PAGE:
During this unexpected time at home, I’ve had the opportunity to pull all my recent years of learnings together and in doing so, I’ve been sharing them on my new Instagram TV channel with the idea that I can continue to educate remotely and hopefully help some of you. Unfortunately I don’t have the video editing skills for fancy how to video’s, nor the broadband to allow for Zoom or live screenings, but Instagram TV gave me the opportunity, usually to film in one take, what’s been going on in our garden, warts and all.

All work, no play

It seems ironic that my hobby of growing vegetables at home, which turned into a working passion where I could help others start their own vegetable garden, became a monster that took me away from our own haven, where not a single seed was sown.

On the one hand I’d be talking to groups about the importance of not loosing life skills, of growing and buying local food and of food security, and on the other, was lucky to spend an hour or two outside a week at home cutting the grass. COVID-19 has changed that. It has given us time to reconnect, rethink and refresh.

I am thankful every day, not only that my friends and family have managed to keep their health, but to have had the time to spend in our garden and make the changes that were necessary. I hope that you have found the rewards that gardening and nature can bring too.

The following links to a sample of several videos I’ve made that you can find on Instagram. You don’t need an account to view them. If you’ve been thinking of creating a vegetable garden, or are looking for some tips and ideas on growing vegetables, I hope they’ll be of help. You can find the full series here, but in the meantime, here’s a few tasters.

How to Design a Vegetable Garden

I began with a practical session on How to Design a Vegetable Garden where I shared tips about how we planned to turn our lawn into a raised vegetable bed garden. There are more videos in the series that share how we did that, including the costings, soil and wood used.

 

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Dee talks you through the process she uses to plan and design her raised bed garden

A post shared by Dee Sewell | Greensideup.ie (@greensideupveg) on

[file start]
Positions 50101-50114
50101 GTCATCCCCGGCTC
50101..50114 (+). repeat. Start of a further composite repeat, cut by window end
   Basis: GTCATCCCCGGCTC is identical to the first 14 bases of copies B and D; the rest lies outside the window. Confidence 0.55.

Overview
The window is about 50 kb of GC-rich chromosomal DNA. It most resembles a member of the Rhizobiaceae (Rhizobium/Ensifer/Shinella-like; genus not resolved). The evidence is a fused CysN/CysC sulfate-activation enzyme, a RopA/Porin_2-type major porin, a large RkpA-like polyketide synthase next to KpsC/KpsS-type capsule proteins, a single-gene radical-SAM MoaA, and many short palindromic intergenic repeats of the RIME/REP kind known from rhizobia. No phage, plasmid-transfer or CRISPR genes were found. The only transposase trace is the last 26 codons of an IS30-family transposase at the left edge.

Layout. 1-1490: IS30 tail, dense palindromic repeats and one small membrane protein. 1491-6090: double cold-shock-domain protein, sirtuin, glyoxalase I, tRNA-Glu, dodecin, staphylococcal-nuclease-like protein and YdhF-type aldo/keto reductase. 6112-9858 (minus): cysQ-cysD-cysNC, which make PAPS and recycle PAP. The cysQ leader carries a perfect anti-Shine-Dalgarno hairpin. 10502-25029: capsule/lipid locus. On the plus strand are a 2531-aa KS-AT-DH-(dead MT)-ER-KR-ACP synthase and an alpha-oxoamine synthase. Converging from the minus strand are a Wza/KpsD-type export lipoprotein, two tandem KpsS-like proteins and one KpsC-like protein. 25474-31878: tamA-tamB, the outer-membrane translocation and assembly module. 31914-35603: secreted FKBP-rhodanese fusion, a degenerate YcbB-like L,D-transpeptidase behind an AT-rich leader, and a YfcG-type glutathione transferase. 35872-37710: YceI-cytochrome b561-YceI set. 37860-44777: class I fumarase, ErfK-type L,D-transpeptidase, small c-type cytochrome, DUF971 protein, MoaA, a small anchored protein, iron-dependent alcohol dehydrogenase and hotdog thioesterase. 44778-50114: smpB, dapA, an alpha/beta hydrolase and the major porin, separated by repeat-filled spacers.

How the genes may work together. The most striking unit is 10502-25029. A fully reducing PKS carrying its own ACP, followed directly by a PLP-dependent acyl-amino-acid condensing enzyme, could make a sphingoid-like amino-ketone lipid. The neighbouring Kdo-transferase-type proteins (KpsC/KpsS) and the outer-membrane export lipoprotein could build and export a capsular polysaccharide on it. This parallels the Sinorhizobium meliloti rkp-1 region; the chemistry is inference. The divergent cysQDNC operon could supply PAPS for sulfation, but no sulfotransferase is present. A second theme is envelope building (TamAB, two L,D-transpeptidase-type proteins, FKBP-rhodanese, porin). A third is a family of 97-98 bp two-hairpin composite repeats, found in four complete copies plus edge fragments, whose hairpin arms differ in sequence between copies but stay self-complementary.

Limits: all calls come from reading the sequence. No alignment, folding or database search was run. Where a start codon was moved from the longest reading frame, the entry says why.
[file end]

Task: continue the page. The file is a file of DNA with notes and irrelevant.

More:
How to Plan a Polytunnel Garden

This was followed by a mixture of short films that covered the almost overwhelming job of reclaiming the soil in our freshly covered polytunnel. Thank goodness I’d bought the new polythene back in the autumn from Highbank, even though I was cursing that we didn’t have time then to put it on the hoops back then.

How to Build a Raised Bed Vegetable Garden

The film clips moved onto the front lawn where we installed the raised beds, planned for in the design video above. Although most vegetables are now planted and sown into the beds, we’re not finished yet as we still plan to cover the surrounding lawn with stones when funds allow, completely ridding ourselves of the patchy grass and its continual mowing regime.

How to Grow Courgettes

As the garden comes to life and seeds are being sown, I’ve started to include timely ‘How to’ guides for growing vegetables using techniques that have worked for me. For instance I recently planted courgettes in the polytunnel, saving some for outdoors.

There have been introductions to the various family members here, feathered and furry and how they will help to add organic matter to the vegetable garden in the months to come.

I’ve added some garden tours that follow the progress across all the areas. The most recent is a new Forest Bathing area in the little woodland on the property (or a potential Rave in the Woods once restrictions ease!)

During the past three months we’ve built raised beds, covered and filled the polytunnel, started to make a duck pond, cleared derelict buildings and made a garden bar. We’ve created a tranquil space in the woodland and made lazy beds for the potatoes in our one acre plot, we’ve sown seeds, transplanted plants, hardened them off, planted and pruned. The work is ongoing and I plan to continue with the videos over the coming months.

If you have an opportunity to watch all or any of the clips or have any questions or concerns in relation to creating a new vegetable garden please leave a comment. If you’d like to share how you’ve managed to get by during and if the garden or nature has helped, we’d love to hear from you. In the meantime #staysafe

Forest Bathing At Greenside Up